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Bobcat Engine VH4D Repair manual

GRADE OF OIL SEASON OR

GRADE OF OIL SEASON OR TEMPERATURE Spring, Summer or Fall + 120°F to + 40°F Winter + 40°F to + 15°F + 15°F to 0°F Below Zero Use Oils classified Crankcase Capacity GRADE OF OIL SAE 30 SAE 20-20W SAE 10w SAE 5W-20 as Service SE, SF, SG or CC New engine Oil and filter change 4 Qts. 4 Qts. Less - filter or filter change 3~ Qts. off the engine and check the oil level by means of dip stick (oil gauge saber). If necessary, add enough oil to bring level up to the full mark. The standard dip stick location is below the oil filler-breather tube, but can be located on starting motor side upon request. Use only high-grade highly refined oils, corresponding in body to the S. A. E. (Society of Automotive Engineers) Viscosity Numbers listed in Grade of Oil Chart. SERVICE CLASSIFICATION OF OIL In addition to the S.A.E. Viscosity grades, oils are also classified according to severity of engine service. Use oils classified by the Americal Petroleum Institute as Serviae SE, SFor SG. These types ofoil are for engines performing under unfavorable or severe operating conditions such as: high speeds, constant starting and stopping, operating in extreme high or low temperatures and excessive idling. Follow summer recommendations housed in warm building. in winter if engine is Check oil level every 8 hours of operation. The old oil should be drained and fresh oil added after every 50 hours of operation. To drain oil, remove drain plug illustrated in Fig. 3. Oil should be drained while engine is hot, as it will then flow more freely. tank is approximately 6 gallons. Some of the poorer grades of gasoline contain gum which will deposit on valve stems, piston rings, and in the various small passages in the carburetor, causing serious trouble in operating and in fact might prevent the engine from operating at all. Use only reputable, well known brands of Unleaded gasoline. The gasoline should have an octane rating of at least 87. Low octane gasoline will cause the engine to detonate, or knock, and if operation is continued under this condition, cylinders will score, valves will burn, pistons and bearings will be damaged, etc. Be sure that air vent in tank cap is not plugged with dirt, as this would prevent fuel from flowing to the carburetor. FUEL PUMP and PRIMING (Fig. 4) The diaghragm type fuel pump, furnished on engines with side mount or underslung fuel tanks, is actuated by an eccentric on the camshaft, as illustrated in cross section of engine, Fig. 2. Hand Primer for hand crank engine is an accessory furnished only upon request, and is a necessary function when starting a new engine for the first time, or when engine has been out of operation for a period of time. Gravity feed and electric start engines do not require hand priming. When priming, a distinct resistance of the fuel pump diaghragm should be felt when moving the hand lever up and down. If this does not occur, the engine should be turned over one revolution so that the fuel pump drive cam will be rotated from its upper position which prevents movement of the pump rocker arm. Assuming the gasoline strainer is empty, approximately 25 strokes of the primer lever are required to fill the bowl. See Fig. 4. After strainer bowl is full, an addiUonal 5 to 10 strokes are required to fill the carburetor bowl. When carburetor is full the hand primer lever will move more easily. OIL PRESSURE At engine operating temperature, the oil pressure will be about 4 to 5 pounds per square inch, and due to this low pressure system, an oil pressure gauge is not required. When the engine is cold the pressure will be higher, and a relief valye is fitted to the oil pump so that under these conditions the maximum pressure will be limited to 15 pounds. FUEL These engines can be furnished with either a gravity feed tank mounted above the carburetor fuel level, a side mount tank, or tank mounted below the engine. In the latter two cases, a fuel pump is furnished. The fuel tank should be filled with a good quality gasoline free from dirt and water. The capacity of the Fig. 4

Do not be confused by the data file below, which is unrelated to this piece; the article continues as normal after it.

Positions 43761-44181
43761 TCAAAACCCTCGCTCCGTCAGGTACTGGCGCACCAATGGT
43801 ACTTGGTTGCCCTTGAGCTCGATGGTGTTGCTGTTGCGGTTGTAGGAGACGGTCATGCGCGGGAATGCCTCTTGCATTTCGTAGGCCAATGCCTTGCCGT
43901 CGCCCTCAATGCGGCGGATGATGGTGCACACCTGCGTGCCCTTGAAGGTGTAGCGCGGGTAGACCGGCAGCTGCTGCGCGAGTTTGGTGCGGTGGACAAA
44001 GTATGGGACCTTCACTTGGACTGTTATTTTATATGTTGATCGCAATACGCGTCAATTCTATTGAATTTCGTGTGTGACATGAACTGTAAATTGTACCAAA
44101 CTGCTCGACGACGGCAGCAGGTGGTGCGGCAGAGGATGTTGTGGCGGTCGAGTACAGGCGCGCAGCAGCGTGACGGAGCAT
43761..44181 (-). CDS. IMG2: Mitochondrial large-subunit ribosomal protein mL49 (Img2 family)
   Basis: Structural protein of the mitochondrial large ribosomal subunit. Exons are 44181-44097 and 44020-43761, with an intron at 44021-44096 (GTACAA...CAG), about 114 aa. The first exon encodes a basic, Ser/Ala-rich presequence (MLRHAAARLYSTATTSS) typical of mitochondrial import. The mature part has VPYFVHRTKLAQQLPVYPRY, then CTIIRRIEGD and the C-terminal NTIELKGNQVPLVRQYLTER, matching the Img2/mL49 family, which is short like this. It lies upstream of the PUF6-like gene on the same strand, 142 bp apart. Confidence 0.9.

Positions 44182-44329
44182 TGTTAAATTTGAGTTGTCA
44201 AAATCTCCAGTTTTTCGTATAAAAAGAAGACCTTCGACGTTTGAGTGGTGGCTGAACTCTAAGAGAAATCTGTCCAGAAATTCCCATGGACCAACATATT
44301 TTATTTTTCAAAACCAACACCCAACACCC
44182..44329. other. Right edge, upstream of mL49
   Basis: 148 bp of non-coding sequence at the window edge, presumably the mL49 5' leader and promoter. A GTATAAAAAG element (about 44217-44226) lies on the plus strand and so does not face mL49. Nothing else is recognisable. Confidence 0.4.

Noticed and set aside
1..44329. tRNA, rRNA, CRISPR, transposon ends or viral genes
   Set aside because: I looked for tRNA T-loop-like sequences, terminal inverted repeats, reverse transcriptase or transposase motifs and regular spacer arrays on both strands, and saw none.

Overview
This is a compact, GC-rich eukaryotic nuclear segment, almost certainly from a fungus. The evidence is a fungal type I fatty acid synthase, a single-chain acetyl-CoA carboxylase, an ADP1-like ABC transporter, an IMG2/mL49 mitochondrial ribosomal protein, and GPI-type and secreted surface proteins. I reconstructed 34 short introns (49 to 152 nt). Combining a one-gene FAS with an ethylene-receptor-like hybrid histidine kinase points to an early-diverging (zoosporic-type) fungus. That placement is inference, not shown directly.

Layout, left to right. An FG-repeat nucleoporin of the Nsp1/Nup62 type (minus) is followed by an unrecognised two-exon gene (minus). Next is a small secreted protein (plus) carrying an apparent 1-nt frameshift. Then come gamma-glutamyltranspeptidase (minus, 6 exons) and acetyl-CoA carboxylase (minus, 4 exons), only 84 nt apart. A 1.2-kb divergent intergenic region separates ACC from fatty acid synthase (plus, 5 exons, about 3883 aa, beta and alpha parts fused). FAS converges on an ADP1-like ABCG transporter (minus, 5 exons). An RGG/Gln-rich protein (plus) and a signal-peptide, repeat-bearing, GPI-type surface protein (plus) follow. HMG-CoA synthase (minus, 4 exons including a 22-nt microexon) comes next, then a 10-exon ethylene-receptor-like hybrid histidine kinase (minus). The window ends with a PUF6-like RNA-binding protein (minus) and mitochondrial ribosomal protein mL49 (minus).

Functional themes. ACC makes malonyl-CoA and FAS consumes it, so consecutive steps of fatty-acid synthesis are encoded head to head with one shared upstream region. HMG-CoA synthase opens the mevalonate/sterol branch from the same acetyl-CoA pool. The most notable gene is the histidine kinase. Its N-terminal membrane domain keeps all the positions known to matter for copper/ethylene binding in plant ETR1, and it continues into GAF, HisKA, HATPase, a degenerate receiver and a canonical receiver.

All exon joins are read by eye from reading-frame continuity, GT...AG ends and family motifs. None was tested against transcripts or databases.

IGNITION SWITCH Magneto ignition is standard on these engines, with a lever type switch on the side of the magneto, which is always in the on or running position, except when depressed for stopping the engine. See top view of Fig. ]. On power unit engines, a push button ignition switch is mounted on the outside of the house panel at the flywheel end. See bottom view of Fig. 1. When starting engine, the ignition switch button is pulled out. To stop, push in. This will apply to both magneto and battery ignition systems. STARTING /~ WARNING Maintain a safe distance from moving parts of equipment. Know how to stop the engine quickly in case of emergency. /~ WARNING STARTING PROCEDURE Do not operate engine in a closed building unless it is properly ventilated. 1. Check crankcase oil level and gasoline supply. Open fuel shut-off valve in fuel strainer or tank. 2. Disengage clutch, if furnished. Pull variable speed control ’/"handle out about half-way and lock in place. With a two speed control, start in full load position - idle after engine starts. 4. Close choke by pulling choke button to extreme out position. 5. Pull out ignition switch button if tag reads To Stop Push In’, or, turn ignition switch to ’on’position. 6. Depress starter switch to start engine, or, turn switch to ’start’ position. IMPORTANT Do not crank engine for more than 30 seconds at a time if engine fails to start, wait about 2 minutes between cranking periods to prevent starter from over-heating. After engine starts, push choke button in gradually as required for smooth running. Choke must be completely open (button in ) when engine is warmed up. If flooding should occur, open choke fully by pushing choke button in and continue cranking. Less choking is necessary in warm weather or when engine is warm, than when cold. WARM-UP PERIOD The engine should be allowed to warm up to operating temperature before load is applied. This requires only a few minutes of running at moderate speed. Racing an engine or gunning it, to hurry the warm-up period, is very destructive to the polished wearing surfaces on pistons, rings, cylinders, bearings, etc., as the proper oil film on these various surfaces cannot be established until the oil has warmed up and become sufficiently fluid. This is especially important onnew engines and in cool weather. Racing an engine by disconnecting the governor, or by doing anything to interfere with the governor controlled engine speed, is extremely dangerous. The govemor is provided as a means for controlling the engine speed to suit the load applied, and also as a safety measure to guard against excessive speeds, which measure to guard against excessive speeds, which not only overstrain all working parts, but which which not only overstrain all working parts, but which might cause wrecking of the engine and possible injury to bystanders. All parts of the engine are designed to safely withstand any speeds which might normally be required, but it must be remembered that the stresses set up in rotating parts, increase with the square of the speed. That means that if the speed is doubled the stressed will be quadrupled; and if the speeds are trebled, the stresses will be nine times as great. Strict adherence to the above instructions cannot be too strongly urged, and greatly increased engine life will result as a reward for these easily applied recommendations. STOPPING ENGINE Magneto ignition engines, less house, have a lever type stop switch on the side of the magneto. On these, to etop engine, depress lever and hold down until engine stops. Power units and battery ignition engines, are furnished with an ignition switch, "To Stop Push In". If the engine has been running hard and is hot, do not stop it abruptly from full load, but remove the load and allow engine to run idle at 1000 to 1200 R.P.M. for three to five minutes. This will reduce the internal temperature of the engine much faster, minimize valve warping, and of course the external temperature, including the manifold and carburetor will also reduce faster, due to air circulation from the flywheel. Two main troubles resulting from abruptly shutting off a hot engine are vaporlock and dieaeling. Vapor lock will prevent the flow of fuel in the fuel lines and carburetor passages, which will result in hard starting. This can be overcome by choking the engine when cranking or waiting until the engine has cooled off sufficiently to overcome the vapor lock. Dieseling, is caused by the carbon deposits in the cylinder head being heated up to such an extent that they continue to fire the engine and keep it running after the ignition has been shut off. By idling the engine, as previously mentioned, the carbon deposits cool off, break up and will blow out through the exhaust. 9